Cutting taxes for the rich helps the poor. There is no such thing as a Republican or a Democratic judge. Climate change is a hoax.
Some political myths refuse to die despite all evidence the contrary. Here’s another:
When White people are no longer a majority, racism will fade and the US “will never be a White country again.”
This myth was reinforced recently when the US Census’ 2020 report revealed that people who identify as White alone declined for the first time since the Census began in 1790. The majority of Americans under 18 are now people of color, and people who identity as multiracial increased by 276% over the last decade.
These Census figures seemed to validate a common assumption: The US is barreling toward becoming a rainbow nation around 2045, when White people are projected to become a minority.
That year has been depicted as “a countdown to the White apocalypse,” and “dreadful” news for White supremacists.” Two commentators even predicted the US “White majority will soon disappear forever.” It’s now taken as a given that the “Browning of America” will lead to the erosion of White supremacy.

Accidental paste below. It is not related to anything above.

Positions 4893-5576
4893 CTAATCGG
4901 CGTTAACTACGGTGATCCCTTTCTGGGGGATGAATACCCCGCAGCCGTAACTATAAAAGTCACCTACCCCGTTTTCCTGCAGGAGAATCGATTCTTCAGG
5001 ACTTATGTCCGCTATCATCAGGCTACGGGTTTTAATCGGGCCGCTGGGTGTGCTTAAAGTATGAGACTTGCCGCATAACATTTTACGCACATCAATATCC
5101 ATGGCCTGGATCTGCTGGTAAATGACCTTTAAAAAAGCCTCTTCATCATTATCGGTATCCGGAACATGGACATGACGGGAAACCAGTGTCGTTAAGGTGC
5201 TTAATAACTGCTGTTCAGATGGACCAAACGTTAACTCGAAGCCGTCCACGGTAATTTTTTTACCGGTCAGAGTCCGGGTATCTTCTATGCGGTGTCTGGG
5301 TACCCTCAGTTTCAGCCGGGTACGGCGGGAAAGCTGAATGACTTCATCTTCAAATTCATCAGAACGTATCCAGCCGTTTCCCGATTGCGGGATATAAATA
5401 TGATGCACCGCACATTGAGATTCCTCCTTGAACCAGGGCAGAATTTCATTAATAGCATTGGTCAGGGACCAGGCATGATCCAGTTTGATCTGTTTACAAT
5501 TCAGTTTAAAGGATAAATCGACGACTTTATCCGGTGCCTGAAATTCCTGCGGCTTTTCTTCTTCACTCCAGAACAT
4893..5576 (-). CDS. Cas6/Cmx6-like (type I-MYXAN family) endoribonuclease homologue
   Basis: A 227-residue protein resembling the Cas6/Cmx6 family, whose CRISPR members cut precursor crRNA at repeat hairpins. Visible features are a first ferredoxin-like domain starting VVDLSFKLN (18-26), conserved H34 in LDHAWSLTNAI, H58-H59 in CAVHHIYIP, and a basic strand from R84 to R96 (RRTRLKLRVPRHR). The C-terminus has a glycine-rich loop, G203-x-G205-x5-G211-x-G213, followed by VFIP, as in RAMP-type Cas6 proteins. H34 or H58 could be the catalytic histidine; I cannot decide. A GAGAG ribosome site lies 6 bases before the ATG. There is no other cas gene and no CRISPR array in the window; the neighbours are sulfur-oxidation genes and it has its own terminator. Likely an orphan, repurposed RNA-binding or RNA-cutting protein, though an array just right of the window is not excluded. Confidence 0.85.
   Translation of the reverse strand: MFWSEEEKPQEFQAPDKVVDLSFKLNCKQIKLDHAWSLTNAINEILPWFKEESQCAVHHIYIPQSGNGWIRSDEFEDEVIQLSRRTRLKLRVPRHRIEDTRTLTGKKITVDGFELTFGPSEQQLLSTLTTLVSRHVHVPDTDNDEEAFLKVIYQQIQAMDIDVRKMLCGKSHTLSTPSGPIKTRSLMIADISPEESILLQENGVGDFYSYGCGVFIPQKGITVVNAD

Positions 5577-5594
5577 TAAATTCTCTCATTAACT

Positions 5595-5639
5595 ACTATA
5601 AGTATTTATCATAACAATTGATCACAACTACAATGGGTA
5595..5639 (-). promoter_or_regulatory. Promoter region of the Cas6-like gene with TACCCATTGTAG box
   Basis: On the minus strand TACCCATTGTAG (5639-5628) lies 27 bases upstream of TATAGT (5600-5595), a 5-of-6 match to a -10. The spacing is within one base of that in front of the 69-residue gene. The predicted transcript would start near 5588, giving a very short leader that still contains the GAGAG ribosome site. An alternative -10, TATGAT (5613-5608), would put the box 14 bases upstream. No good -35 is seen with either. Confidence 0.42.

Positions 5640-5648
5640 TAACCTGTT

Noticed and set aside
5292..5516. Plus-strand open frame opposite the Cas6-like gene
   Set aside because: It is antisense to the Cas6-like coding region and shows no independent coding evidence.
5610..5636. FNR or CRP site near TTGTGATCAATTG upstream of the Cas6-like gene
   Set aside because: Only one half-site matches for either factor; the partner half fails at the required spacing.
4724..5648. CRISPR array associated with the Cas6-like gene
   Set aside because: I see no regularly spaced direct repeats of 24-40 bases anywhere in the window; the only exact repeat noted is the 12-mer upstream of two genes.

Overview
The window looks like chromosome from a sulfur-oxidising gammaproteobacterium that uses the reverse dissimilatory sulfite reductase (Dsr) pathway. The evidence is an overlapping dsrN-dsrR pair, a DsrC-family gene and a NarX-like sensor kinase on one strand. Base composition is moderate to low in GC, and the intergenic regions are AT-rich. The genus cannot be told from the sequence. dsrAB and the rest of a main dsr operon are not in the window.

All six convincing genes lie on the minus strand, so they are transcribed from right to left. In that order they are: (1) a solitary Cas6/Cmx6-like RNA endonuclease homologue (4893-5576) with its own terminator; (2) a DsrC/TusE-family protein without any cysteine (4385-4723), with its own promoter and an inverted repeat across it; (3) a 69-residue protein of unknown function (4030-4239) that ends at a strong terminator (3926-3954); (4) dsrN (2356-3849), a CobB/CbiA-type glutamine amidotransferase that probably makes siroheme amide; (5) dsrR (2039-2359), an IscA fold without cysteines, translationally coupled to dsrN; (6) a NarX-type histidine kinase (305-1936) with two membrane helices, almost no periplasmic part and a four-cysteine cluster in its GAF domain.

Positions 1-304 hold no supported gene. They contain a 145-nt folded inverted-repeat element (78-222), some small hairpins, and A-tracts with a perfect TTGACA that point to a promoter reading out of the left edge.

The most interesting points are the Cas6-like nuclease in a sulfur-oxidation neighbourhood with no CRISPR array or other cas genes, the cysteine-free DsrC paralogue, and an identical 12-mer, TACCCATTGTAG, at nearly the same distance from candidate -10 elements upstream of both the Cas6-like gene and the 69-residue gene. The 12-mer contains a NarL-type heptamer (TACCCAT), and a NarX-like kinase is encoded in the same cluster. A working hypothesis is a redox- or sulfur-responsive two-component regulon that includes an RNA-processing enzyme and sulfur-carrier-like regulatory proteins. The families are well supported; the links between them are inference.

I used to believe those predictions. Now I have a different conclusion:
Don’t ever underestimate White supremacy’s ability to adapt.
The assumption that more racial diversity equals more racial equality is a dangerous myth. Racial diversity can function as a cloaking device, concealing the most powerful forms of White supremacy while giving the appearance of racial progress.
Racism will likely be just as entrenched in a browner America as it is now. It will still be White supremacy, with a tan.
My personal stake in a multiracial America
I don’t like raising such a pessimistic scenario, in part for personal reasons. I want to believe my country is on the verge of this Brown New World where there will be such a rich gumbo of skin hues, hair textures and racially ambiguous people that racism will lose its sting.
My family is a symbol of these demographic changes.
My mother is Irish; my father was Black. My wife is an immigrant from Central America with a biracial mother and a White “Ladino” father who was Jewish and Castilian. My stepmother is Chilean, and half of my siblings are Afro-Latino.
Read more from John Blake:
I have one relative with blonde hair and blue eyes who moves through the world as a young White man, but he’s really Afro-Latino. And I have another Black relative who went to court to argue that he was White (he lost). The 2020 Census could have used my family portrait for a poster.
There is a yearning embedded in my DNA that a demographic tide will overtake White supremacy – the belief that White people are superior and they should maintain political, social and economic power over other races.
This yearning is not driven by some wish that people of color will someday rule over Whites. It’s a hope for a more just America, a hope that we can somehow escape the tribalism that tore other countries apart.